We talk a lot about allyship. What do white women need to know about being allies to women of color, especially Black women, in the workplace?
First, let’s agree that women have a horrible history of not helping one another in the workplace. And let’s make a promise together to stop that… I should say, it’s gotten significantly better. I’ve seen really positive changes in women helping women in the course of my career—but not as much helping Black women…

How can we fix that?
Be an ally for the right reason. Make sure you’re coming from a place of authenticity. Do you really want to help someone? Also, please make sure the individual needs help. Please don’t go, “Oh my gosh, you’re a Black woman?! You must need a mentor! Come be my project!” Don’t do that. I mean, obviously, but… you’d be surprised. And then open your mind and eyes to see what’s happening to the Black women in your office. If you see a microaggression or [a bigger instance of racism], call it out for what it is! But don’t make it about you. Don’t make it a big, indignant scene. Instead, you can tell someone privately, “Hey, what you said in the meeting really upset me. If I were the person you were talking to, I would have felt really minimized.” You can and should also talk to the person who was hurt by the incident, and say, “Hey, I don’t want to catch you off guard, but when X said this in the meeting, I thought it was really out of line. I mentioned to them that it wasn’t right.” You can be an ally without trying to be anyone’s best friend.

What else?
Well, if you’re going to use your voice for change and allyship—and you should—you’re going to need to get comfortable having uncomfortable conversations, because it’s the only way things will change. But don’t be that person who says, “Man, our boss treats people badly! Our company doesn’t care about Black women!” and then do nothing about it. It’s privilege to pretend workplace discrimination only affects certain people. It makes all of us worse. So speak up, because it’s the right thing to do.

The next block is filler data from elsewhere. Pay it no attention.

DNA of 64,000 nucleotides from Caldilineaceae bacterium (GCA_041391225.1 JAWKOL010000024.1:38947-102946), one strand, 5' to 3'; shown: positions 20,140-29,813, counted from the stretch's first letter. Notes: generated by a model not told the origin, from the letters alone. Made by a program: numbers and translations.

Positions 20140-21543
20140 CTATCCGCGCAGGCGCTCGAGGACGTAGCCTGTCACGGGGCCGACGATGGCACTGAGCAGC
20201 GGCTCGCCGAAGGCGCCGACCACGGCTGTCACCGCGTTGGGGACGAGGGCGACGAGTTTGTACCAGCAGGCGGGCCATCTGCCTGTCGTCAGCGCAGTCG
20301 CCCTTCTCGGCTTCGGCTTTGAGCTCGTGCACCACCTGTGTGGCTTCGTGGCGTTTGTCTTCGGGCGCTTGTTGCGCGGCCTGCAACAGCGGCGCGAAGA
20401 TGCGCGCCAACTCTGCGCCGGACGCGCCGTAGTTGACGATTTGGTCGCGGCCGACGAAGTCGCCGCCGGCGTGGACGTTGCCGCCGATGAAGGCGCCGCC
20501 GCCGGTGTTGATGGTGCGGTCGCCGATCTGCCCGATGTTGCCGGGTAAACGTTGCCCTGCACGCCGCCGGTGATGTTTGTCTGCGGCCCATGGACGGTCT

You’re a breast cancer survivor. What do you wish you’d known about your health, or your interactions with doctors, in your 20s?
I wish I had been more comfortable talking about my sex life, or lack of it! And the importance of caring for myself as a woman, and my reproductive system, and what my risks were. We tend to kind of gloss over those things until there’s a problem. I think if you can learn to advocate for your health, then you can advocate for yourself in any environment.

You talked before about how business is always personal. But does that mean your personal life always has to be open to business?
Absolutely not!

How do you unplug?
What I’ve learned for me is the importance of the commute. We complain about it, but even 20 minutes is a reset. I’m taking my work hat off and I’m putting my home hat on, if you will. I use that commute to reset. I’ll pick up something totally non-work related, like a sermon or a trashy romance novel. Either can help you flip the switch from a stressful day! And you have to draw lines for yourself when you come home. It’s okay to tell your partner, or your kids, or your friends, “I need 15 minutes to myself and then I’ll be right there for you.” A dead battery can’t jump a dead battery, right? Also, dogs.

I mean, always dogs.
I have two small, incredibly needy dogs who think I am the most important person in the world. And so I come home and I sit on the floor and let them jump all over me, even if I’m wearing an expensive suit. For me, it’s pure joy.